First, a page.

Port City Architecture in Portland designed a new Central Fire Station for Rumford at Falmouth Street and Essex Avenue. Voters Tuesday decided to fund the project. Submitted photo

RUMFORD — Voters on Tuesday approved taking a $5.4 million bond and accepting $1 million from the federal government to build a new Central Fire Station in the Falmouth Street area.

When the 162 voters raised their orange cards to be counted on the bond article, Moderator Jeff Sterling said there was no need for a count because it was obvious it passed.

The second article to accept the $1 million was unanimously approved during the hourlong special town meeting in Muskie Auditorium at Mountain Valley High School. U.S. Sen. Susan Collins has earmarked the money through the Appropriations Committee, of which she’s a member.

The Central Fire Station on Congress Street, which was built in 1924, has cracks throughout because the floor cannot hold the weight of the five fire engines and two trailers. The floor was reinforced in 1991, but the cracks have continued to spread, officials said.

It has three bays, seven double bedrooms, a kitchen, bathrooms, supply rooms, a janitor’s closet and a training room.

Before the voting, two residents were concerned about deciding the issue at a special town meeting.

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Joe Martin said he wanted to see it taken to the annual town meeting in June, “instead of ramming it down our throats. We need the town’s full participation on this.”

James Windover also wanted the vote at another time and asked why the vote was not done at the November referendum.

Chris Brennick, chairman of the Board of Selectmen, said officials were not set on the final estimate of the new fire station until December.

Tracy Parise, co-owner of Port to Port on Waldo Street, noted there were far more people present at Tuesday’s meeting than the annual business meeting last June.

Town Manager Stacy Carter said town officials have realized the need for a new fire station since the 1990s, but have been unsuccessful in all three attempts to obtain funding.

Twice, townspeople turned down requests, and on the third try in 2009, the town was awarded a $3 million grant, but that funding never came through.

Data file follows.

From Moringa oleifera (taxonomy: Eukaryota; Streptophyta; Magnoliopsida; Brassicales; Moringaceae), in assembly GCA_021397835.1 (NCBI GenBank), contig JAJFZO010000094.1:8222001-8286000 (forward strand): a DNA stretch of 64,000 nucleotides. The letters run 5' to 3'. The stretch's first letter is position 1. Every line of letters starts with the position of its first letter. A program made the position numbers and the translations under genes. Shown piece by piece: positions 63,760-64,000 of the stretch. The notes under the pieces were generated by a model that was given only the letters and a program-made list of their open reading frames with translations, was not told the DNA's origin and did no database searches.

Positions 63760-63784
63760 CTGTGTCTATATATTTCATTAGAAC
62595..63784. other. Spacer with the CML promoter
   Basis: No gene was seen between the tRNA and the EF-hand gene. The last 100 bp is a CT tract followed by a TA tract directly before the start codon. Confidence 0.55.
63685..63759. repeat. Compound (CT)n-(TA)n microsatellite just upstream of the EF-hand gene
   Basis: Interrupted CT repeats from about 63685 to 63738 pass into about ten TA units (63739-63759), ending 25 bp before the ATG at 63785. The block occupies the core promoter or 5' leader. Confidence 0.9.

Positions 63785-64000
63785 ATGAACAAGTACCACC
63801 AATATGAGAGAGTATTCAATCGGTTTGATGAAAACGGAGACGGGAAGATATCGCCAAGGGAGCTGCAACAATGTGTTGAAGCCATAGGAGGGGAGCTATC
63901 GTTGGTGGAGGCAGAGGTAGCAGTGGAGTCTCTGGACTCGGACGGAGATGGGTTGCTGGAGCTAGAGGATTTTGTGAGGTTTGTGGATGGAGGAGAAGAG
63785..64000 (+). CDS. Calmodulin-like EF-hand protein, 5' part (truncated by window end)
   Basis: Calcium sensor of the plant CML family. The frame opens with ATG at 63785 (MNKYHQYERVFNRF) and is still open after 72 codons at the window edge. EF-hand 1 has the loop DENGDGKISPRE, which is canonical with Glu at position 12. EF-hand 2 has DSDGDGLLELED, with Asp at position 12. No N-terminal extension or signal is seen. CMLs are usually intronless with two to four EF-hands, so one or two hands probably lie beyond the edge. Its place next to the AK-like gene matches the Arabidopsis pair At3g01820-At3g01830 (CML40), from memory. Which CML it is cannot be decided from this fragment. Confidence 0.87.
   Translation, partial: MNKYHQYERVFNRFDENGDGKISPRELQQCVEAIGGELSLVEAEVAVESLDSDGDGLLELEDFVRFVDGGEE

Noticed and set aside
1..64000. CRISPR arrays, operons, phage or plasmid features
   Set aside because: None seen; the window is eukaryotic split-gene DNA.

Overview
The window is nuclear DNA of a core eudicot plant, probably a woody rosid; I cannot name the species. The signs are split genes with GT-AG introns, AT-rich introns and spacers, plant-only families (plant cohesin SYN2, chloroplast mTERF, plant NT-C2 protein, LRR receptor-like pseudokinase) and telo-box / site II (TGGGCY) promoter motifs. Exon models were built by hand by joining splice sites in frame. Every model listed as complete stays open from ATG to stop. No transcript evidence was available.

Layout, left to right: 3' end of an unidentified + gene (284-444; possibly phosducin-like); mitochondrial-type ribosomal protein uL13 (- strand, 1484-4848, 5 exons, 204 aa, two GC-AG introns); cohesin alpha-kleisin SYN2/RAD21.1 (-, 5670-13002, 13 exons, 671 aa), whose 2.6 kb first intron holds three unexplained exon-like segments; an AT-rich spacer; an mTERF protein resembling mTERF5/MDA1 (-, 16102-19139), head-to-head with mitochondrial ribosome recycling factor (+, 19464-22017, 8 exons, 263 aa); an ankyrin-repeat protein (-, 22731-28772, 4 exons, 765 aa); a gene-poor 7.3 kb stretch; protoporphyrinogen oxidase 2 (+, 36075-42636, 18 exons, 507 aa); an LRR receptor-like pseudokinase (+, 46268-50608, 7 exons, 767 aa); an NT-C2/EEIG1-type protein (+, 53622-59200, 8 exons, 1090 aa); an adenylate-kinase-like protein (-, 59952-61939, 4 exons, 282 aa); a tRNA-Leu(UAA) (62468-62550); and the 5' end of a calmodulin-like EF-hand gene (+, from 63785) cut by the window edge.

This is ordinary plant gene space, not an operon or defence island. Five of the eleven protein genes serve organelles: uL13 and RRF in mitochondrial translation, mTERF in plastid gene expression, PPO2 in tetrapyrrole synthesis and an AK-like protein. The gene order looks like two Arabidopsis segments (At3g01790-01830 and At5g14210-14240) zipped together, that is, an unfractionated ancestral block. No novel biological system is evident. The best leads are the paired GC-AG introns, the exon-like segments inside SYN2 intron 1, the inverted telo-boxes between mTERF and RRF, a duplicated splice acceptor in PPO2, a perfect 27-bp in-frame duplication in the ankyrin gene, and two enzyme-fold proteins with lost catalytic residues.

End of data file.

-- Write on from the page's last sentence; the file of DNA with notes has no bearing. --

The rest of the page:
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“The time is now to move forward with a new fire station for the town of Rumford. We’re at a better position than we have been in the past,” Carter said.

Carter said previously that if the federal budget gets approved prior to going out to bond or closing on the bond, and the town gets the $1 million, “we’ll be able to reduce that to $4.4 million. We don’t want to borrow anymore than we absolutely have to.”

He also advised there is $1.38 million from a tax increment financing agreement on the power plant that  is going toward the fire station.

Carter cited the possibility of rising interest rates and inflation this year.

“By doing it now, we feel we’re going to get the best interest rates,” he said. “Generally, the interest rates from the bond bank are low, compared to other bank financing. We know that the Federal Reserve is looking at three or four interest rate increases this year. So delaying it for the fall bond application period, we can expect we’d have higher interest rates.

“We also looked at how the inflation rate has been rising over the last year, and by starting on this as soon as possible, we’ll be able to save on the inflation rate,” he said.

The new station is 13,328 square feet, compared to 12,928 square feet in the current station and building behind it that houses a ladder truck.

The new station is designed with four large bays and one small one, 10 single-bunk rooms, a kitchen, a day room, bathrooms for men and women, and a decontamination room for firefighters to remove hazardous materials, Fire Chief Chris Reed said.

The site was chosen over several town properties because it can accommodate the station and parking lot, and it’s central to where the department gets most calls, Carter said previously.


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